Sunday, April 19, 2009

Here's why newspapers lost to Google in making the Web proftable; too much greed to invest

Alan D. Mutter, now a Silicon Valley CEO but formerly a big-time newsman in Chicago and San Francisco, has some words for newspaper publishers and editors grumbling about how Google took away so much of their revenue and credibility.

Get over it. You had many chances and blew it.

From my point of view, newspapers in general -- with some notable exceptions -- were never willing to make the big investment in the new technology in the beginning ... and even now. That's because the industry was tied to unrealistic profit rates. And that greed has now killed the industry.

For instance, the web sites for Gannett Co., Inc. and The Tennessean are slow and cumbersome in a time that readers want news fast and easy to find. Gannett has never been willing to make the needed investment, because the profit margins at its newspapers have been so demanding.

Below, Mutter shows the opportunities missed by an industry over the past one and a half decades. Now, it suffers for its greed and finds itself on the verge of extinction in the print form:

:: Several newspapers launched their first websites by the time Larry Page and Sergey Brin met at Stanford University in 1995 and started noodling on a research project called BackRub.

:: Two or three years before the first public peek of the still-nascent Google in 1998, the ill-fated and short-lived New Century Network had a plan to aggregate the content from 140 newspapers in searchable format for the web. The plan, which included the idea of inserting ads in selected markets at the push of a button, died when NCN succumbed to industry infighting.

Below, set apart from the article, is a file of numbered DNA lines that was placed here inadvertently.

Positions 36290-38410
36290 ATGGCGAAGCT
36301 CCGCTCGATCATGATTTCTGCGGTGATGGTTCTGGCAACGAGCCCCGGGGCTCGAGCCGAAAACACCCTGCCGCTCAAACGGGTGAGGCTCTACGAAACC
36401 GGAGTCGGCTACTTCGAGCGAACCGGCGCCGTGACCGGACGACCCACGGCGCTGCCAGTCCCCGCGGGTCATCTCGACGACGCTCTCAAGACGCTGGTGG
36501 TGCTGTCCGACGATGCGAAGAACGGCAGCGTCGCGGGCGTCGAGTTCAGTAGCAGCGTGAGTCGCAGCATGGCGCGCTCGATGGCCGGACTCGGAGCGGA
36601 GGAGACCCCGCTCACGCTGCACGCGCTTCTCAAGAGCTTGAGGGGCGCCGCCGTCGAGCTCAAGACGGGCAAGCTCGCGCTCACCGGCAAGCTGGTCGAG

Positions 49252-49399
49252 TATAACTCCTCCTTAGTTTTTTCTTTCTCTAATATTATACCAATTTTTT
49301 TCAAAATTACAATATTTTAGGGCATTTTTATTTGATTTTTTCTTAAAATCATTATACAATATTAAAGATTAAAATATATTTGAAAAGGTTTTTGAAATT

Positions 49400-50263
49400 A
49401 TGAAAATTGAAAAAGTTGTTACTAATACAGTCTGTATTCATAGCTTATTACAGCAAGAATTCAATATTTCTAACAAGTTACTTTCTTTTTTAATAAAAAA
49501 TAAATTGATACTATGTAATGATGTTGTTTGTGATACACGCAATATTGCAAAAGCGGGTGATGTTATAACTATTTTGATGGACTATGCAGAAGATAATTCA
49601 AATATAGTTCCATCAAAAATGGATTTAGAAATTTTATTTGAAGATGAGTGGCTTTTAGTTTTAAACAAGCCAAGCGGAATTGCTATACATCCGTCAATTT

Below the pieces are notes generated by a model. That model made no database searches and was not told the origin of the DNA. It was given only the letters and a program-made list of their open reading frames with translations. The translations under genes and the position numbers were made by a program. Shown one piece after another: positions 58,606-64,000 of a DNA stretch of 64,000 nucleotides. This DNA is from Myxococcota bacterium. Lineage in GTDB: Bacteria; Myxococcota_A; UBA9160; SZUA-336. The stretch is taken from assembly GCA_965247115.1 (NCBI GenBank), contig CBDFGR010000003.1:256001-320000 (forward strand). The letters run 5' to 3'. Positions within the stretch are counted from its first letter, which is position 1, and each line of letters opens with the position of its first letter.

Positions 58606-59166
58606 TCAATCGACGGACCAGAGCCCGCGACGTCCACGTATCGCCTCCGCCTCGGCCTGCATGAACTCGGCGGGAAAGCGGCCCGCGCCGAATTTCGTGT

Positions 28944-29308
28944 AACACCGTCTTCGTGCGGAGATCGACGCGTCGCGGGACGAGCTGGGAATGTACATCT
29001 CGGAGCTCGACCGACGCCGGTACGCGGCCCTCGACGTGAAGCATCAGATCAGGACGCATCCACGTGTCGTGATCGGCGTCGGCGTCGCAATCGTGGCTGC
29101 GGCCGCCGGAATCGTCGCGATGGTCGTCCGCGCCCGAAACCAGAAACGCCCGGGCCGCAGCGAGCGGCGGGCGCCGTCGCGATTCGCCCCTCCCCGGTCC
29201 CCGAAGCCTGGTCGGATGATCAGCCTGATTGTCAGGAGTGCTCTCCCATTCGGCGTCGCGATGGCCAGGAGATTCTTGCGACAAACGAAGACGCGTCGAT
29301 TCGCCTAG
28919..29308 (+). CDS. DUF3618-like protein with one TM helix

:: It was not until October, 2000 – a good five years after most newspapers were up and running on the web – that Google figured out how to make money off its spectacularly growing traffic by selling keyword advertising.

As Google and many other savvy online publishers learned how to capitalize on the openness and interactivity of the Internet, newspaper publishers stubbornly spent the last 1½ decades trying to sustain their once-enviable print business model in the face of overwhelming evidence that everything was changing: technology, consumer patterns and advertiser behavior.

For an excellent example of the sort of opportunities missed by the industry, look no further than this tale of how the Boston Globe blew the chance in 1995 to buy a significant share of Monster.Com for a comparatively modest $1 million.

Or, ask yourself why Dow Jones, the publisher of the Wall Street Journal, never started its own online stock site. Instead, Dow Jones waited until 2004 and spent $520 million to buy MarketWatch, faithfully printing stock listings in the newspaper all the while.

Today, print advertising has fallen off a cliff because consumers find it faster, easier, more timely and more fun to get their news online. Advertisers increasingly are gravitating to online media instead of print, because it is cheaper, highly targetable and the results can be readily measured and analyzed.

None of this is Google’s fault. Blaming Google won’t help.

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